What are the key differences between pattern matching in these two languages? I am not referring to syntax, but capability, implementation details, range of use cases and necessity.

Scala applications (eg. Lift and Play) speak proudly about the languages pattern matching prowess. Clojure, on the other hand has a library, core.match, and built in destructuring, which also seems powerful.

*note: The reason I was inspired to ask this question is because of a blog post I saw in which a programmer, as an experiment, built a lisp interpreter using both Scala and Clojure. He said that the Clojure matches broke after a certain length, but could not explain why, but I am really curious to know. You can find this post here: http://www.janvsmachine.net/2013/09/writing-simple-lisp-interpreter-in-clojure.html

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    @gnat The blog post seems really incidental. It seems to me he doesn't really care about an explanation to the blog per se, just a comparison of how a particular language feature differs across two specific languages. Isn't that objectively answerable?
    – Doval
    Apr 25, 2014 at 16:56
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    In defense of this question: it's objective, well-written, and clear. Why does it matter that the OP read a blog before posting this question? That doesn't change the quality of the question.
    – user39685
    Apr 25, 2014 at 16:56
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    This isn't Gorilla vs. Shark because he's asking for very specific information on one very specific feature that is common to both languages, even if it might be implemented differently in both. This is a much more focused question than Gorilla vs. Shark.
    – Evicatos
    Apr 25, 2014 at 17:01
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    Agreed. Gorilla vs. Shark is about comparing two things that are incomparable, like apples and oranges. Comparing the implementations of a feature in two languages is not Gorilla vs. Shark. It's specific, it's relevant, and the kind of question that experts are interested in. It's not just a "help me choose a language" question. Apr 25, 2014 at 17:02
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    The reason I mentioned the blog was to round out your understanding of what motivated me to ask the question. I thought it would be a good footnote to to my actual question. I explained some so you wouldn't need to read it yourself, but included a link in case you did. I thought the * and "note:" made that pretty clear, but I guess I should have added some parentheses and a line of dashes, too. PS: sharks.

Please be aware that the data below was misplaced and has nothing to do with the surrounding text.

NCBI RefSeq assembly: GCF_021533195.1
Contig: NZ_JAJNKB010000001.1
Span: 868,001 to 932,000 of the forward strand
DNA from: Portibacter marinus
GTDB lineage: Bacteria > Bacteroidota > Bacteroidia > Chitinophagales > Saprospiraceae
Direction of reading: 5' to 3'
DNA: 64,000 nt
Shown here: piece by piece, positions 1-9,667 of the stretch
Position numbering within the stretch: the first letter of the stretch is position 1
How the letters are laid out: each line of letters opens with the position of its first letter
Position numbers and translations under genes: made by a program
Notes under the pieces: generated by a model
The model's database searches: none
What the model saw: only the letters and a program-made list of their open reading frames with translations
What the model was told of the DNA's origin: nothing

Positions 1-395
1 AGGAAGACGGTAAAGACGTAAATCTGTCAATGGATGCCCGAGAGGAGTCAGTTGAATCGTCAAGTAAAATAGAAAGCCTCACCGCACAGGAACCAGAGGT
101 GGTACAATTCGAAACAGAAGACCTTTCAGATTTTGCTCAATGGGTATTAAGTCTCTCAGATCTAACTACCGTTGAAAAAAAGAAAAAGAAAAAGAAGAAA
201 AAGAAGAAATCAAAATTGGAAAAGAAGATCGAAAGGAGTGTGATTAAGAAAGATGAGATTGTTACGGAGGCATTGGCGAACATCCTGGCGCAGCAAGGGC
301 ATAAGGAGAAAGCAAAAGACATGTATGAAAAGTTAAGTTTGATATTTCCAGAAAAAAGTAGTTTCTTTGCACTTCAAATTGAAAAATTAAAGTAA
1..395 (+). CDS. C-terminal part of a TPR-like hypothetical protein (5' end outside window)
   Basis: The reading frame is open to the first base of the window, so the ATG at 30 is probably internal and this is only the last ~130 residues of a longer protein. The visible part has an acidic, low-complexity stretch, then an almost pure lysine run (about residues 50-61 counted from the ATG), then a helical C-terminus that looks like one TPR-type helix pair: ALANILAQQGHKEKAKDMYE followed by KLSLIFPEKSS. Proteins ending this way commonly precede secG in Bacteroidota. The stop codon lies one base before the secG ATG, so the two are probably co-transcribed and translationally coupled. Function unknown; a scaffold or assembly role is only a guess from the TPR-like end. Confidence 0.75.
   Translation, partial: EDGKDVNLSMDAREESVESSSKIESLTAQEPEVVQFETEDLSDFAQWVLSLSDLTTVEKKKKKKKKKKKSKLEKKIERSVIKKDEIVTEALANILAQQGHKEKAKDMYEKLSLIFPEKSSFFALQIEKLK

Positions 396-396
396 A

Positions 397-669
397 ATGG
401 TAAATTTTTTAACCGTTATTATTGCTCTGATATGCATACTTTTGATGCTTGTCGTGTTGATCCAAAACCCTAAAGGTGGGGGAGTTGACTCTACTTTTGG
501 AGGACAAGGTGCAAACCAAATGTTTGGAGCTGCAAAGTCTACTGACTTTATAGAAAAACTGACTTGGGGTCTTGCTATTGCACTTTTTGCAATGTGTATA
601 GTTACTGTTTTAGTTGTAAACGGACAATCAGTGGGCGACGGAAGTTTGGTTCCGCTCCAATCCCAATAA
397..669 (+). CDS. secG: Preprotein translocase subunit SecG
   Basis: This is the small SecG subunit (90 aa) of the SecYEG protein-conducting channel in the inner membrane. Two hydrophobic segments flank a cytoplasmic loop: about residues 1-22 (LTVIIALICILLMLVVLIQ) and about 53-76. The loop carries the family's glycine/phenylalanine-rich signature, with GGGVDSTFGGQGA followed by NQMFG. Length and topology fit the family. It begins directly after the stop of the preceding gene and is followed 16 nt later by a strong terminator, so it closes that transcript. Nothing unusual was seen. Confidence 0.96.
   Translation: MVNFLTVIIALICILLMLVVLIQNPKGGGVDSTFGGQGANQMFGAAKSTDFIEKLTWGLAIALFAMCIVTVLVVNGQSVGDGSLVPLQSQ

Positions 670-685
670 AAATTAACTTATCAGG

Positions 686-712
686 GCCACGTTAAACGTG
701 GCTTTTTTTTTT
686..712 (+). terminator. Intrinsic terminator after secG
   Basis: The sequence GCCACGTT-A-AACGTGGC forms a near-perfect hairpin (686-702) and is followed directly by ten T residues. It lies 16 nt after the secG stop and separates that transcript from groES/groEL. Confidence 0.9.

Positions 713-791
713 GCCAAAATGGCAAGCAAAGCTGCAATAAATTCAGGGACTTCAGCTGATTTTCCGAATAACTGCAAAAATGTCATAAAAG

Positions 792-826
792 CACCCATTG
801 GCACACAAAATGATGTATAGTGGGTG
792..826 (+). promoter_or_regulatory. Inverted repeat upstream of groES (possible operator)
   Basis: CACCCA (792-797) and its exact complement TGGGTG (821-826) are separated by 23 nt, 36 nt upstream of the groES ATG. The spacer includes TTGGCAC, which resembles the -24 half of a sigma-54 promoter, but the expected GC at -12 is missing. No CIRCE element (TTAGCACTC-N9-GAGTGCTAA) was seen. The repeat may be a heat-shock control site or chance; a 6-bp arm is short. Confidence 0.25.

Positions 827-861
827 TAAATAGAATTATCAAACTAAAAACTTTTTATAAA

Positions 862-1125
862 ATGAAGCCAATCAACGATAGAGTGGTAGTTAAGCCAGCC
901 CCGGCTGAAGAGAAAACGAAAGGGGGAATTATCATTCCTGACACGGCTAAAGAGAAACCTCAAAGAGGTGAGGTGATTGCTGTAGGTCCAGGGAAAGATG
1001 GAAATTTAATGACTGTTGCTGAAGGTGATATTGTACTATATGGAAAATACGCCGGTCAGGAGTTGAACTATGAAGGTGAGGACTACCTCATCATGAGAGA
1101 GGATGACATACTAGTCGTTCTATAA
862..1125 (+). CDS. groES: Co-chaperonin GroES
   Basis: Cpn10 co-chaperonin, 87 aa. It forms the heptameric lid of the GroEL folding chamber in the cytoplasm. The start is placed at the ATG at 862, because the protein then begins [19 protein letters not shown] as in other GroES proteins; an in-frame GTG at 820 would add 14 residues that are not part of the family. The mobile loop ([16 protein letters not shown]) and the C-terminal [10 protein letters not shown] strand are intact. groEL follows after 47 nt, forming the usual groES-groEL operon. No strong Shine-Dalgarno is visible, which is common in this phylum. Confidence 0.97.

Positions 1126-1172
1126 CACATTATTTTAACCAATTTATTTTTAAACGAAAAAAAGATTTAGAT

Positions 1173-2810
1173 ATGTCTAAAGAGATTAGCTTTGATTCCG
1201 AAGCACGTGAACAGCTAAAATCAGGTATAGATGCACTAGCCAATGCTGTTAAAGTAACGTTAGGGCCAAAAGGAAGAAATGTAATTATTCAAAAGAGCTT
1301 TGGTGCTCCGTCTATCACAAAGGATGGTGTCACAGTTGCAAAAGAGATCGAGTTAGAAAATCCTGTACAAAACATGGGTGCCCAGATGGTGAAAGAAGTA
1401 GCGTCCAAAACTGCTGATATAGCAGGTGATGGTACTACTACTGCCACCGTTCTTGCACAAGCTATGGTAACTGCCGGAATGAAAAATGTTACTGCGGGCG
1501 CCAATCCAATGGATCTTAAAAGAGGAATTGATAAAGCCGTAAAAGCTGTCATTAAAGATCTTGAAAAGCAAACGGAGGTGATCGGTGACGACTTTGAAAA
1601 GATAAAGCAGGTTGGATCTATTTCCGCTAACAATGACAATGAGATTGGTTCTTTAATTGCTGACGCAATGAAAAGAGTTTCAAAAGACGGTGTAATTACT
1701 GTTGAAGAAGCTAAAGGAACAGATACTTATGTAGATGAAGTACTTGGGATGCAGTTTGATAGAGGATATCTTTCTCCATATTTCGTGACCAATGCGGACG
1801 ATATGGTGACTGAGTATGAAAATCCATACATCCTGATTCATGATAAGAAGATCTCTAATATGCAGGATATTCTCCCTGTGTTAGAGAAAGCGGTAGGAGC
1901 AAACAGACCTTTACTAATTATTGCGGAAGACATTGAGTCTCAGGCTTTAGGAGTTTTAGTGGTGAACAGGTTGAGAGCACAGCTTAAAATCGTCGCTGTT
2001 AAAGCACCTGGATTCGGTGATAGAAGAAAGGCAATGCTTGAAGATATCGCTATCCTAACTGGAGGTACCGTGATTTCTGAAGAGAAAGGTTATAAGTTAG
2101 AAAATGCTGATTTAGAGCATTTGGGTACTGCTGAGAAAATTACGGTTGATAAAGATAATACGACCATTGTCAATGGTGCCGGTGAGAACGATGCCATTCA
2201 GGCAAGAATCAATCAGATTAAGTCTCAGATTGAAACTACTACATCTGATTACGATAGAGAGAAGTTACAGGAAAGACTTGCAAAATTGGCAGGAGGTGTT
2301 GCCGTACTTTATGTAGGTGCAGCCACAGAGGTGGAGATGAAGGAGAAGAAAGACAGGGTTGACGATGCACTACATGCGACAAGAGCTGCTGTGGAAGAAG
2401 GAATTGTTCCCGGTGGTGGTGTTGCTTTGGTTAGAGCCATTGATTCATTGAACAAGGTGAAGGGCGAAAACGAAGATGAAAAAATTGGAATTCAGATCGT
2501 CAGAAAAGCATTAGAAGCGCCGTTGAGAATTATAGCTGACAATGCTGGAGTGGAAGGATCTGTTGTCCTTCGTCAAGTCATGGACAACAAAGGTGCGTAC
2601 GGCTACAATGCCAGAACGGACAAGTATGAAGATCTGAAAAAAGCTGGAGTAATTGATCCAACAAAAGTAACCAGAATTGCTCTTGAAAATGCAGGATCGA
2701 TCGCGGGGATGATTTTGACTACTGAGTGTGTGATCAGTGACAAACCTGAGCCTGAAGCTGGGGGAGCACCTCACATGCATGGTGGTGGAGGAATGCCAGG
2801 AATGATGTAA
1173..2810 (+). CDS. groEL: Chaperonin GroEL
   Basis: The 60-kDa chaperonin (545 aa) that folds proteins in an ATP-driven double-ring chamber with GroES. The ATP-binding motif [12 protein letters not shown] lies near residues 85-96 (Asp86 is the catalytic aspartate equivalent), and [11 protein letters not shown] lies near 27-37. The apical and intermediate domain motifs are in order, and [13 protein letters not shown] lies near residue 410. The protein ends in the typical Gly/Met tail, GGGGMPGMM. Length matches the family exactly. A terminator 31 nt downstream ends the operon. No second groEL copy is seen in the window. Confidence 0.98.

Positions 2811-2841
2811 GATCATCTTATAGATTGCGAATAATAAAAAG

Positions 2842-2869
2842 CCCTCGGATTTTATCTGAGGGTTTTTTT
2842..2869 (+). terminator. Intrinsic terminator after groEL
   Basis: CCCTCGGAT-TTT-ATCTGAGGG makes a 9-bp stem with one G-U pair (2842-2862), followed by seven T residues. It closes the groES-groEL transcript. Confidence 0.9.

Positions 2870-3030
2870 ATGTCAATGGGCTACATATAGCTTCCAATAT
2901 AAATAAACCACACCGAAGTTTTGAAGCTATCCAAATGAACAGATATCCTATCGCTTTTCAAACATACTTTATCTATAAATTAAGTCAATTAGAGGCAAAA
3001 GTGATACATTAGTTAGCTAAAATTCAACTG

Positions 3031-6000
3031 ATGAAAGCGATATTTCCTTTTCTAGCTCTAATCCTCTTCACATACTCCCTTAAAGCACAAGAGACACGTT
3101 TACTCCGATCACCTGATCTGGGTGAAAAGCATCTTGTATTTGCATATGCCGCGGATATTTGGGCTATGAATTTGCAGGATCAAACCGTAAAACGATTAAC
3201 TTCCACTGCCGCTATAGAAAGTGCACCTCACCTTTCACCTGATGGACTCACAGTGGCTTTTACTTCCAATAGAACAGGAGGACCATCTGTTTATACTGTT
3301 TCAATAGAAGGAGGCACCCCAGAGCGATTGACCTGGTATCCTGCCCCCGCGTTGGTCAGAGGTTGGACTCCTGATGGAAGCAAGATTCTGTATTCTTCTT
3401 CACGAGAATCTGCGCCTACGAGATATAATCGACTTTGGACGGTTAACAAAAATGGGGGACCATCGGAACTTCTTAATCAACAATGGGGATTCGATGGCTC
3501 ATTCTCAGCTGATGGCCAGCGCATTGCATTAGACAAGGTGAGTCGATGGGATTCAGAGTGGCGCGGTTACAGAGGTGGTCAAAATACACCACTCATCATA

– kurofune
    Apr 25, 2014 at 17:08

1 Answer 1


In this video I watched recently, Rich Hickey comments that he likes the destructuring part of languages like Scala, but not so much the pattern matching part, and he designed Clojure accordingly. That probably explains why the pattern matching is in a library and not as robust, although the kind of problems seen in the post you mentioned are clearly bugs.

What Rich Hickey mentions as an alternative to pattern matching is multimethods. Most languages let you do polymorphic dispatch based on type. Some languages let you also do it based on a value. Using multimethods, Clojure lets you do it based on any arbitrary function. That's a pretty powerful concept.

It comes down to the principle that programmers using a language should use the language's own best idioms. Trying to write Scala-like code in Clojure is going to have its difficulties, and vice versa.

  • Thank you for a very interesting answer to my question. I never thought about multi-methods in that way! It seems it would be overkill for simple tasks but definitely powerful. I agree with what you said about idiom too. I can't wait to get the hang of that in Clojure :)
    – kurofune
    Apr 25, 2014 at 17:22
  • Thanks for this answer. The linked video mentions pattern matching when Rich says "If you have pattern matching envy, this is half of that, except the part of that that I do not like, which is the conditional part." github.com/matthiasn/talk-transcripts/pull/90/files#
    – hawkeye
    Nov 30, 2019 at 5:12

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